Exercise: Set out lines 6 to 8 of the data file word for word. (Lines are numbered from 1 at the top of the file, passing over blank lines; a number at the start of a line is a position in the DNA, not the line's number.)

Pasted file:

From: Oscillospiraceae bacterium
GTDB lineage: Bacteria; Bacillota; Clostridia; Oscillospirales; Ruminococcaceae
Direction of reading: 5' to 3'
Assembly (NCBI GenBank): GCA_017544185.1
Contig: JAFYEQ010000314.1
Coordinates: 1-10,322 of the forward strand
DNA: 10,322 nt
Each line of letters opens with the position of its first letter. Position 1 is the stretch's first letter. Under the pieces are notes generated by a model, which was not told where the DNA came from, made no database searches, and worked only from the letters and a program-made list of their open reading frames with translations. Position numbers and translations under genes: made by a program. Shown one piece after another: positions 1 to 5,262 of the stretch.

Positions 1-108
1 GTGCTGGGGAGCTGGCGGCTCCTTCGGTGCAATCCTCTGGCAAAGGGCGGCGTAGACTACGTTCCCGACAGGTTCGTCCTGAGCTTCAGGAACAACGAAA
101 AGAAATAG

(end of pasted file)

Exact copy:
Coordinates: 1-10,322 of the forward strand
DNA: 10,322 nt
Each line of letters opens with the position of its first letter. Position 1 is the stretch's first letter. Under the pieces are notes generated by a model, which was not told where the DNA came from, made no database searches, and worked only from the letters and a program-made list of their open reading frames with translations. Position numbers and translations under genes: made by a program. Shown one piece after another: positions 1 to 5,262 of the stretch.